A Division Bench of the Allahabad High Court held that Goods and Services Tax (GST) Input Tax Credit (ITC) should not be disallowed solely based on wrong mention of the GST Number of the recipient in Form GSTR-1. The matter pertains to M/s. Shree Krishna Traders contesting Section 74 proceedings initiated by the Revenue Department for the fiscal year 2017-2018.
The primary contention was the existence of disparities between Form GSTR-3B and Form GSTR-2A due to an erroneously entered GSTIN in Form GSTR-1. Aditya Pandey, counsel for the petitioner argued that, according to Circular guidelines, procedures stipulated in Para 4 of the Circular should have been followed in cases of an incorrect GSTIN. It was contended that the Impugned Order failed to consider these crucial procedures, leading to a plea for its annulment and a subsequent fresh decision. The key emphasis during the proceedings was placed on the acknowledgment that ITC disallowance is contingent upon the actions of the actual recipient’s tax authority.
Importantly, the court clarified that the allowance of ITC should not be dependent on the completion of the registered person’s tax authority action but should be pursued independently. The petitioner submitted that, “where the supplier has filed Form GSTR-1 as well as return in the Form of GSTR-3B for the tax period, but he has declared the supply with wrong GSTIN of the recipient in the Form of GSTR-1. In such cases, the difference in ITC claimed by the registered person in his return in Form of GSTR-3B and that available in Form GSTR-2A may be handled by following the procedure provided in para 4 of the circular.”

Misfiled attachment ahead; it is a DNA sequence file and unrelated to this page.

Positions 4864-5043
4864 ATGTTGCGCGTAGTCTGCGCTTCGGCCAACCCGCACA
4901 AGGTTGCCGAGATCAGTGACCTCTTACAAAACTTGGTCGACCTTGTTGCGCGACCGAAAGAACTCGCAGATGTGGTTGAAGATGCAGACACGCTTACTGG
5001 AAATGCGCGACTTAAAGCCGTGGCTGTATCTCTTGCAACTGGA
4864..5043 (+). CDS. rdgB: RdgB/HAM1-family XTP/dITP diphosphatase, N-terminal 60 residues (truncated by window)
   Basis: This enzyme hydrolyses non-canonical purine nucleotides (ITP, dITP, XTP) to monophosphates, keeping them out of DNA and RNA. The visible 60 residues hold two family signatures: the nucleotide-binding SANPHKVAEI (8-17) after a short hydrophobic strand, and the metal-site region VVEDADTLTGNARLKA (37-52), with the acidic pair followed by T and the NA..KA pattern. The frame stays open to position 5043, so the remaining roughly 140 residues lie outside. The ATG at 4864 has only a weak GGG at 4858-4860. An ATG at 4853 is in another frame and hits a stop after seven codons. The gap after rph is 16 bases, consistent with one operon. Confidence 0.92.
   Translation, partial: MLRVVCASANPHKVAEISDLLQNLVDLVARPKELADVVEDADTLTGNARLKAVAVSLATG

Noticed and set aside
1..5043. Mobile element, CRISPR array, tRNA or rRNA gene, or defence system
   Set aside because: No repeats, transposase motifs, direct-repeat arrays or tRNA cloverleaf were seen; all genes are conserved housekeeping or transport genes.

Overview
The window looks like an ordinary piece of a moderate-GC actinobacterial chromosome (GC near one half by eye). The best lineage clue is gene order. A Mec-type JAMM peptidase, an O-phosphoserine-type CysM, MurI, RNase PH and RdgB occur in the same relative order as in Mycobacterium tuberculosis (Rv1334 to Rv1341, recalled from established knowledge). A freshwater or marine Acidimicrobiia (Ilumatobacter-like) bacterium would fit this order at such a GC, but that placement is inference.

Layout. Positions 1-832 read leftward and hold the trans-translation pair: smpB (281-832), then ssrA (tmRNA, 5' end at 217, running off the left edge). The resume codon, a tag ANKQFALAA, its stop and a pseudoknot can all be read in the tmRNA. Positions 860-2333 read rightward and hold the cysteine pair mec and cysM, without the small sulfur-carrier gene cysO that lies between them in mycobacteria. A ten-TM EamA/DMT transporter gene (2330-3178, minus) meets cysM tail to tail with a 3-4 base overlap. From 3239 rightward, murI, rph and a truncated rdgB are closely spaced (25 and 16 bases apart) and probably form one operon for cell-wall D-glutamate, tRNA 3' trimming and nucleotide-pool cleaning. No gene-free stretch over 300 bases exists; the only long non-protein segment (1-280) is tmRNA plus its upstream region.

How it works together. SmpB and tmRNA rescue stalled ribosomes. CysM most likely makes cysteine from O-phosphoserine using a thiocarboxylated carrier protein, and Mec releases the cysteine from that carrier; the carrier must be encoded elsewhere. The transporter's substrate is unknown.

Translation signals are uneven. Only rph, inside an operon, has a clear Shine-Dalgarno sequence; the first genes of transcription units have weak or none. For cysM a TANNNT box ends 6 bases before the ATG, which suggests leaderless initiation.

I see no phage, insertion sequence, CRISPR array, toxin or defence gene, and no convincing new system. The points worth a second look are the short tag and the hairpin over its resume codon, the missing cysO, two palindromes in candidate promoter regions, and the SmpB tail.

It was also added that, ”In addition, the proper officer of the actual recipient shall intimate the concerned jurisdictional tax authority of the registered person, whose GSTIN has been mentioned wrongly, that ITC on those transactions is required to be disallowed, if claimed by such recipients in their Form GSTR-3B. However, allowance of ITC to the actual recipient shall not depend on the completion of the action by the tax authority of such registered person, whose GSTIN has been mentioned wrongly, and such action will be pursued as an independent action.” Ankur Agarwal, counsel appearing for the respondent-state submitted that, “l has no objection to the aforesaid proposition and submits that the matter may be remitted to the authority concerned for decision afresh.”
It was thus held by the Division Bench of Chief Justice Pritinker Diwaker and Ashutosh Srivastava that, “In view of the fair statement made by Sri Ankur Agarwal, the impugned order dated 26.7.2023 is, hereby, set aside. The matter is remitted back to respondent no.2 to pass fresh orders within a period of one month from today, taking into consideration the circular as well as any other material relied upon by the petitioner in support of its case.